“Women will tell you they don’t know precisely when, or how, they become aware that a man is a sexual predator. Someone — almost always another woman — usually tells us, in ways explicit and implicit, to be careful around a man. To not show up to a meeting alone. To invite someone else to come to lunch. To never stay late or go to drinks or email in a manner that could be taken the wrong way. These ‘whisper networks,’ as they’re often called, are what women use to keep each other safe when normal routes of protection — HR complaints, direct confrontation, the police — simply won’t work, either because of a man’s power or because the burden of proof, when it comes to sexual harassment, is so heavy, and the price of becoming an accuser is so steep.”
Thanks to Smartbrief on Leadership for pointing me to this story
“Everyone knew. But no one said anything. That seems to be the party line whenever sexually predatory behavior becomes public. Now in the wake of three recent high-profile cases – Bill Cosby, Roger Ailes and now Harvey Weinstein – there is much outrage about the men’s assaults of women but there are few answers about prevention.”
From the London School of Economics: Job satisfaction differs between men and women after they’re promoted to managers
“Women are seen as less legitimate leaders, their authority is diminished and managing people becomes more difficult, writes Daniela Lup.”
Book Suggestion: The Confidence Code: The Science and Art of Self-Assurance—What Women Should Know by Katty Kay and Claire Shipman
Work and Learning Now and in the Future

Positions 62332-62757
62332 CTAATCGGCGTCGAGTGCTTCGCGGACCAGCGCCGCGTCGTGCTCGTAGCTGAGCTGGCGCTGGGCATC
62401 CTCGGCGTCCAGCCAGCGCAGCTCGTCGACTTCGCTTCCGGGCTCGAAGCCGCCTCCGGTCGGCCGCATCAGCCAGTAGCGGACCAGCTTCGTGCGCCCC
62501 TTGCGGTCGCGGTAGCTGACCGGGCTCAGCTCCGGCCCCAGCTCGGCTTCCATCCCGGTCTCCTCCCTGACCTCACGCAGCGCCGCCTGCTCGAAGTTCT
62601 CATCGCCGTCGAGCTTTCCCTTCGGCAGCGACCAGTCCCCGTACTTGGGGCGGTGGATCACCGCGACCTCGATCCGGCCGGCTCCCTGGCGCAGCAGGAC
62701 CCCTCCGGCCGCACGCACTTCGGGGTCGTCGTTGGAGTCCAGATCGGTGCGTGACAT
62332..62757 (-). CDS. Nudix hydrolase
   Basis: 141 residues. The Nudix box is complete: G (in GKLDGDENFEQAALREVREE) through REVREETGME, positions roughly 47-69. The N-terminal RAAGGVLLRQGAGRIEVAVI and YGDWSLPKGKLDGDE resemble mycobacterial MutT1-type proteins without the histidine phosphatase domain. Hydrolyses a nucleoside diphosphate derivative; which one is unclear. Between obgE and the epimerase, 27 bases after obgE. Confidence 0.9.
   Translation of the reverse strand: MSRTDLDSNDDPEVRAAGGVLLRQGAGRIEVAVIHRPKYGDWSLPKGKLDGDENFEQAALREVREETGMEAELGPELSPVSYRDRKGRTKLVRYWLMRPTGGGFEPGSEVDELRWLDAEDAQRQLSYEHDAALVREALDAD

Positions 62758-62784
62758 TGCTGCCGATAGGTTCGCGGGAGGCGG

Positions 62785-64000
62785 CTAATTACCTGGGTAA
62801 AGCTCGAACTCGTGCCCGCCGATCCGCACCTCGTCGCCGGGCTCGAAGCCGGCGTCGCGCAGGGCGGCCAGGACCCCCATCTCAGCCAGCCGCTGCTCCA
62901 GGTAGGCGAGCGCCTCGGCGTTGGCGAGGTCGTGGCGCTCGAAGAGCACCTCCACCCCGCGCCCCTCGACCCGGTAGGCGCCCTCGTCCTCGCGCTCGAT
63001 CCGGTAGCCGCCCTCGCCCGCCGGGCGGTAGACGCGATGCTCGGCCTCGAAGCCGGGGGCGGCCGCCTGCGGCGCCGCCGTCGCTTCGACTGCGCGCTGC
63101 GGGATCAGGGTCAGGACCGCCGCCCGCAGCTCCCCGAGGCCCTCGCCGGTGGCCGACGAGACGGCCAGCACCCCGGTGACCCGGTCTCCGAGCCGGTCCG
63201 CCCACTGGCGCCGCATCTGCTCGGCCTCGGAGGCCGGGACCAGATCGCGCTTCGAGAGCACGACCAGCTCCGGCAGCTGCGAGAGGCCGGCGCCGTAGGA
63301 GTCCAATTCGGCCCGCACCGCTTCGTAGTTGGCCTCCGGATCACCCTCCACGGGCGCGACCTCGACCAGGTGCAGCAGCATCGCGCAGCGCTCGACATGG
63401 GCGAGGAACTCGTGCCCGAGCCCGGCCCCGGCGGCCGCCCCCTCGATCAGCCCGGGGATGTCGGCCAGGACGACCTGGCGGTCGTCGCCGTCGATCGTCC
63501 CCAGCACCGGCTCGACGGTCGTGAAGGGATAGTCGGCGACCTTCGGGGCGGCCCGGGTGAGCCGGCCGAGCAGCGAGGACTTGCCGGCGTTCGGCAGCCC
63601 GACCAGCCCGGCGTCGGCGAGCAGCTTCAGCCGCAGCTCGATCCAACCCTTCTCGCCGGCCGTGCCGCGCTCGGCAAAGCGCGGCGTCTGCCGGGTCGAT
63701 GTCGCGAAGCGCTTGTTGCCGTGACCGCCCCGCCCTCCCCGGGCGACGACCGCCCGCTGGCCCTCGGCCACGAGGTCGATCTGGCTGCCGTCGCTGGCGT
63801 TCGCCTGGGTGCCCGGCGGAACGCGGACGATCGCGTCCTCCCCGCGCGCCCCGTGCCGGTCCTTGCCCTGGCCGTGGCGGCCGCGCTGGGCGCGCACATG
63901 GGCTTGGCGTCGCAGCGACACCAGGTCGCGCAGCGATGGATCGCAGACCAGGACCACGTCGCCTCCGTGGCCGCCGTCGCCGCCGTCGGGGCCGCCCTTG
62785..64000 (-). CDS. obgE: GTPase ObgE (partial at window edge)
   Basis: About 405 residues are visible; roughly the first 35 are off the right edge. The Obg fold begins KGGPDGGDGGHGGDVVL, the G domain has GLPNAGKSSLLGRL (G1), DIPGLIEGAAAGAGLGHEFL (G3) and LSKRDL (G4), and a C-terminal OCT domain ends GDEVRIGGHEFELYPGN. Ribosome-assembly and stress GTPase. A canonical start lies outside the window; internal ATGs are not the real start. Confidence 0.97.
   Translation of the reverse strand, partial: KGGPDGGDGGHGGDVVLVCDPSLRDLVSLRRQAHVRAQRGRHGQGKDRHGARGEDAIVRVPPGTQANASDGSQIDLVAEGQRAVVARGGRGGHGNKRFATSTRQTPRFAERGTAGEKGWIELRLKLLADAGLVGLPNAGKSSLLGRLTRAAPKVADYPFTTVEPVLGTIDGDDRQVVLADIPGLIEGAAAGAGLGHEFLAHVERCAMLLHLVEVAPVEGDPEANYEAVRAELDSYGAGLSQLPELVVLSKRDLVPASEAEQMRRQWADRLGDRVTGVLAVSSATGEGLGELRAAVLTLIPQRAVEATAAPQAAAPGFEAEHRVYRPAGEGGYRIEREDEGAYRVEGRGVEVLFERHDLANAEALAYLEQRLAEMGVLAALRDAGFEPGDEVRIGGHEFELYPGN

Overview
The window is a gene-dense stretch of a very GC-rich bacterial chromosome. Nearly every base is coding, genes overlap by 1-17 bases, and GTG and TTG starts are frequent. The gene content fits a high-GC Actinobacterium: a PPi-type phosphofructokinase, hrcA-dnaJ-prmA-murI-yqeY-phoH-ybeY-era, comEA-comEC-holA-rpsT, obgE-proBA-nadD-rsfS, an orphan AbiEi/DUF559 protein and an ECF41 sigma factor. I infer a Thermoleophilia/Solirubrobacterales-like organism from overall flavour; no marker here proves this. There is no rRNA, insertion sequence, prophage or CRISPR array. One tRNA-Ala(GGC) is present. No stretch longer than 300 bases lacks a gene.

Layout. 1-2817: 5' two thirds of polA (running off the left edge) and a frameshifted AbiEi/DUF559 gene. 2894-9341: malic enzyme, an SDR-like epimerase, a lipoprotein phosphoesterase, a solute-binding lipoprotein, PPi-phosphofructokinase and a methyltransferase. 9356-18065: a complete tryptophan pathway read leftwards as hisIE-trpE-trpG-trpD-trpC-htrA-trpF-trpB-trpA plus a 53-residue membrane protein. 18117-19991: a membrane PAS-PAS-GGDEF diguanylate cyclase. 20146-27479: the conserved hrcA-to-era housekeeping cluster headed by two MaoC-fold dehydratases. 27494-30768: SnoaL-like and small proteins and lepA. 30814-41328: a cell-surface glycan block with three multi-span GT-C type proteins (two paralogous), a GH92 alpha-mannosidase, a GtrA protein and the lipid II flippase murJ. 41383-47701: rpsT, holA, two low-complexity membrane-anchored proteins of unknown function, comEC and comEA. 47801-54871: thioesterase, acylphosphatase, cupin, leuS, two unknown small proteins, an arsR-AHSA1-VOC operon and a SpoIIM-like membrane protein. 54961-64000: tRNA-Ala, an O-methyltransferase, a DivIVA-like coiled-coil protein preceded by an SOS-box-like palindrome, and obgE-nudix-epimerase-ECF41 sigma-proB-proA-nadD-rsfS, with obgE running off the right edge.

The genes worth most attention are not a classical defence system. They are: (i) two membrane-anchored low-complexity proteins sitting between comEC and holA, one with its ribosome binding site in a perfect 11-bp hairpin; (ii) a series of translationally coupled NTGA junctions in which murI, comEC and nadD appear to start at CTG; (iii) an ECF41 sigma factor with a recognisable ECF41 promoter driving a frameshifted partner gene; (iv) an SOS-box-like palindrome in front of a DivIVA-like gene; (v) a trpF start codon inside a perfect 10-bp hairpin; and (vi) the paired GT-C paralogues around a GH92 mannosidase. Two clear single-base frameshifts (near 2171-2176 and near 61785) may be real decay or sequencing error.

“For millions of Americans who work as contractors, real careers are out of reach and each day brings reminders that they live in a different world than the employees sitting nearby.”
“History doesn’t exactly repeat itself, but it does run in cycles. One of the most robust theories of such cycles was articulated by economic historian Carlota Perez, in her influential book Technological Revolutions and Financial Capital: The Dynamics of Bubbles and Golden Ages (Edward Elgar, 2002). It suggests that humanity can get through the current period of upheaval and economic malaise and enter a new “golden age” of broad economic growth, if the world’s key decision makers act in concert to help foster one.”
Book Suggestion: The Sixth Kondratieff: The New Long Wave in the Global Economy by Leo Nefiodow and Simone Nefiodow
“Certain things seem to go out of fashion, only to come around again: suede and velvet clothing for men, vinyl records, the underhanded free throw in basketball. But Brian Walker, the CEO of furniture company Herman Miller, is convinced that the traditional office–with executives stuck behind closed doors and most everyone else assigned to a fixed workstation–is gone for good.”
Book Suggestion: The End of Loyalty: The Rise and Fall of Good Jobs in America by Rick Wartzman
More Leadership Posts from Wally Bock
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Why Barking Up the Wrong Tree: The Surprising Science Behind Why Everything You Know About Success Is (Mostly) Wrong by Eric Barker is a great book.
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Articles about real leaders and real companies in real life. This week it’s article about Dollar Shave Club, Mark Vergnano, Brett Favre, GE, and Marc Benioff.
Pointers to posts by Ken Downer, Mary Jo Asmus, Jesse Lyn Stoner, Lolly Daskal, and Suzi McAlpine.
Writing well gives you the edge in business and in life. If you want to get a book done, improve your blog posts, or make your web copy more productive, please check out my blog about business writing. My coaching calendar for authors and blog writers currently has time open. Please contact me if you’re interested.
The 347 tips in my ebook can help you Become a Better Boss One Tip at a Time.